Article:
Accusations fly during Pittsfield Human Rights Commission
PITTSFIELD -- The city's Human Rights Commission meeting Tuesday disintegrated into loud, uncontrolled debate and ended abruptly when a member suddenly proposed an adjournment.
The commission, meeting for the third time since being reactivated this year after more than a decade, began by adopting a formal set of rules and procedures for conducting meetings and hearing complaints of discrimination or similar issues.
However, during a discussion with Doreen Wade, of Medford, who alleges she was discriminated against by Mayor Daniel L. Bianchi, the meeting spun out of control after Craig Gaetani stepped to the podium saying he was "a party to her complaint."
Gaetani accused the commission of "violating her rights," adding several times that the commission was "a disgrace."
He also asked repeatedly why commission members did not have name plates to identify themselves, asking Chairman Josh Cutler, "Who are you? How does anyone know who you are?"
Gaetani also asserted, "The public needs to hear this" and "the public is tired of this mumbo-jumbo," and indicated he wanted to make a statement before the local cable television cameras, which recorded the session.
Cutler repeatedly asked Gaetani to yield the floor, but Gaetani kept speaking over him. He eventually returned to his seat but began speaking again after a few minutes.
The meeting then ended when Commissioner Pam Malumphy was trying to make a point amid criticism from Gaetani. She made a motion to adjourn the meeting, which was quickly seconded and approved.
Wade had previously during the meeting accused the commission of violating her rights by allowing her complaints against the mayor to be aired publicly during prior commission meetings. She said she had learned from the state Attorney General's office that "it should have been a closed investigation."
Wade added, "Personal and private information concerning me was exposed to the public. This is a violation of my civil rights."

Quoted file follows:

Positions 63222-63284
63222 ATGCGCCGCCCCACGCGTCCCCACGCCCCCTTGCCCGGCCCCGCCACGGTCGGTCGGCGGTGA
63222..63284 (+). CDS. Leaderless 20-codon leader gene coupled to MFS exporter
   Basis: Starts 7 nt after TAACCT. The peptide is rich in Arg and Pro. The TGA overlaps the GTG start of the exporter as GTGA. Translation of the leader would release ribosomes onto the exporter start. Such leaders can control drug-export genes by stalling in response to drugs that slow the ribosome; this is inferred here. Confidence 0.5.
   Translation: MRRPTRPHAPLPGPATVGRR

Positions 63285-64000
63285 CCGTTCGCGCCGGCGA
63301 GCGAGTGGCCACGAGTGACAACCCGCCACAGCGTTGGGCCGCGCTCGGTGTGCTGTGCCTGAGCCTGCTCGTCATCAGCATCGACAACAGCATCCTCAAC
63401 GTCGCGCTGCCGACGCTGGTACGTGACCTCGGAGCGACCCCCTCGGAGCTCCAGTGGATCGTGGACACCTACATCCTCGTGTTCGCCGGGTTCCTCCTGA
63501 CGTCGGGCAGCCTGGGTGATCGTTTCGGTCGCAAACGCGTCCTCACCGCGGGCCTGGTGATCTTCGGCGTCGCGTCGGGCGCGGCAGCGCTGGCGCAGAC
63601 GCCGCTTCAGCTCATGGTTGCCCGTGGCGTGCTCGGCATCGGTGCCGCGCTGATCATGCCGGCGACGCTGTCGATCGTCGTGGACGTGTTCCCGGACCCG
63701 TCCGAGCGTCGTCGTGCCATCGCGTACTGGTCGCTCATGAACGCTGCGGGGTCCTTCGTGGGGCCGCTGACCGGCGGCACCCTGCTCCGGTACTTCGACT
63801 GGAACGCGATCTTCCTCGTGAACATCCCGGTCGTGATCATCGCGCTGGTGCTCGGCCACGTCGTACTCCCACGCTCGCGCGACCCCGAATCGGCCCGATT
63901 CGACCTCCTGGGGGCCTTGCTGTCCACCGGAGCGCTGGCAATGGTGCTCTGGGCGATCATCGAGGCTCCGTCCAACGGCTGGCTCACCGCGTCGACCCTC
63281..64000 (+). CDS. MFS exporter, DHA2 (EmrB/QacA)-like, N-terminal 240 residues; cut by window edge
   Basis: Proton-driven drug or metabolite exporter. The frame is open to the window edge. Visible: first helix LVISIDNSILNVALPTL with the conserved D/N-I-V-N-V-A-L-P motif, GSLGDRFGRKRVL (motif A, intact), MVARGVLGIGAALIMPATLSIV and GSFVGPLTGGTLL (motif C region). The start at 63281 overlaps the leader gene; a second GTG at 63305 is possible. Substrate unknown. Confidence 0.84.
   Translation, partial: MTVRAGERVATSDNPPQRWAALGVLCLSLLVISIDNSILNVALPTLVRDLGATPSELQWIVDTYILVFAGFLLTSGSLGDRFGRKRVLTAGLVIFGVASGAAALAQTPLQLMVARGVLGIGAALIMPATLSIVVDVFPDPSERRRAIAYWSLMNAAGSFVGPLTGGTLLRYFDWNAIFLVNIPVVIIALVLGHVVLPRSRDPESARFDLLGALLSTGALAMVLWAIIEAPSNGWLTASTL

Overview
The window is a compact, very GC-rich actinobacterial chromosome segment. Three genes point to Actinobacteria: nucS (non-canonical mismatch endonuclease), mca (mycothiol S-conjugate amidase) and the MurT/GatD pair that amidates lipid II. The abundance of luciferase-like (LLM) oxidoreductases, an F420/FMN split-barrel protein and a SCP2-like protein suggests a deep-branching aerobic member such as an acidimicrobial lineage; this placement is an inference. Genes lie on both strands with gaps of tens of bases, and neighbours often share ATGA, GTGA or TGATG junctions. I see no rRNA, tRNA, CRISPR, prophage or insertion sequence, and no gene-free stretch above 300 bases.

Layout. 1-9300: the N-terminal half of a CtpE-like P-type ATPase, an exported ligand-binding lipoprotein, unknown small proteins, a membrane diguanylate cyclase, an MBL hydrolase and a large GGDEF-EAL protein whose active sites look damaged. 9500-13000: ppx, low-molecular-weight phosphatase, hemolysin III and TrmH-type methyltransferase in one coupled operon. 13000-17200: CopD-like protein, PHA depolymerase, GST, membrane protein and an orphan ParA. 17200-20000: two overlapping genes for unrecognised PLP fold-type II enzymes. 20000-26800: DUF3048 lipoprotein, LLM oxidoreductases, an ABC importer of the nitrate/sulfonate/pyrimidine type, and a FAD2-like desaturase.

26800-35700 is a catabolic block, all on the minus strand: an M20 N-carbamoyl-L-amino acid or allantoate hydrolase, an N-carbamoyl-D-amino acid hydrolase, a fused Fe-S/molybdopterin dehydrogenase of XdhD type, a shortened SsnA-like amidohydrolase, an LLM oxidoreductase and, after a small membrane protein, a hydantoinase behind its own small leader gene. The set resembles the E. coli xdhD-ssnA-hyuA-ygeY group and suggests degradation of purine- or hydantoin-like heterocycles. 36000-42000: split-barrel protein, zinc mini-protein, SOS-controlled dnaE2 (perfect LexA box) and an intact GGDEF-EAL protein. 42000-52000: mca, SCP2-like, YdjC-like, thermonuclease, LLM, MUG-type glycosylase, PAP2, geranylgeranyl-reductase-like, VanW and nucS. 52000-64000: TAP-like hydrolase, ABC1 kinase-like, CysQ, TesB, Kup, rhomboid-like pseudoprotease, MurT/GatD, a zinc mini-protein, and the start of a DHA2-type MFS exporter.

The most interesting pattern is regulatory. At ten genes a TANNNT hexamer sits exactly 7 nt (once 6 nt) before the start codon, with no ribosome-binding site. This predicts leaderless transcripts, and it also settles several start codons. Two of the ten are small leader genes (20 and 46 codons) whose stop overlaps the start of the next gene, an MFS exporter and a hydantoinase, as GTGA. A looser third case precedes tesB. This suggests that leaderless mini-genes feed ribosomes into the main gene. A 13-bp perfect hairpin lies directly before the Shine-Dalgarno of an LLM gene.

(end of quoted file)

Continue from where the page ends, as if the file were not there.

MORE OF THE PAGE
The commission, Wade alleged, also should have had rules of procedure adopted before hearing her complaints that Bianchi during meetings last year in his office made racially insensitive remarks and acted in an intimidating manner after she sought city help in setting up a business in Pittsfield. The commission was therefore "out of compliance" with accepted procedures for a rights commission, she said.
Wade also contended that City Solicitor Kathleen Degnan was wrong during a June commission meeting when she said she was acting as an adviser to the commission and not representing the mayor.
"That was a clear conflict -- and again, a violation of my civil rights," Wade said Tuesday.
Malumphy moved to request that a representative of the Attorney General's office attend the next commission meeting to provide clarification.
Wade also alleged that it was wrong for a commission member to "discuss my case with the solicitor" outside of commission meetings.
Malumphy said she had met and talked to the solicitor, whom Malumphy said has publicly stated is available for commissioners to answer questions about matters before the board.
At the June meeting, the commission had tabled Wade's complaint against Bianchi after she informed members she also had filed a complaint with the attorney general and with the federal Department of Justice. Commissioners asked Wade for an update on the status of those complaints on Tuesday, but she said, "I have no intention of letting you know. ... They are two separate cases."
At one point, Wade asked the commission to refer her case to "the next city level," where an investigation might be conducted.
Cutler said he is unaware of another city level for such complaints, as the commission was created for that purpose. The board also can, however, refer people to state or federal agencies or to sources of information or assistance.
To reach Jim Therrien:
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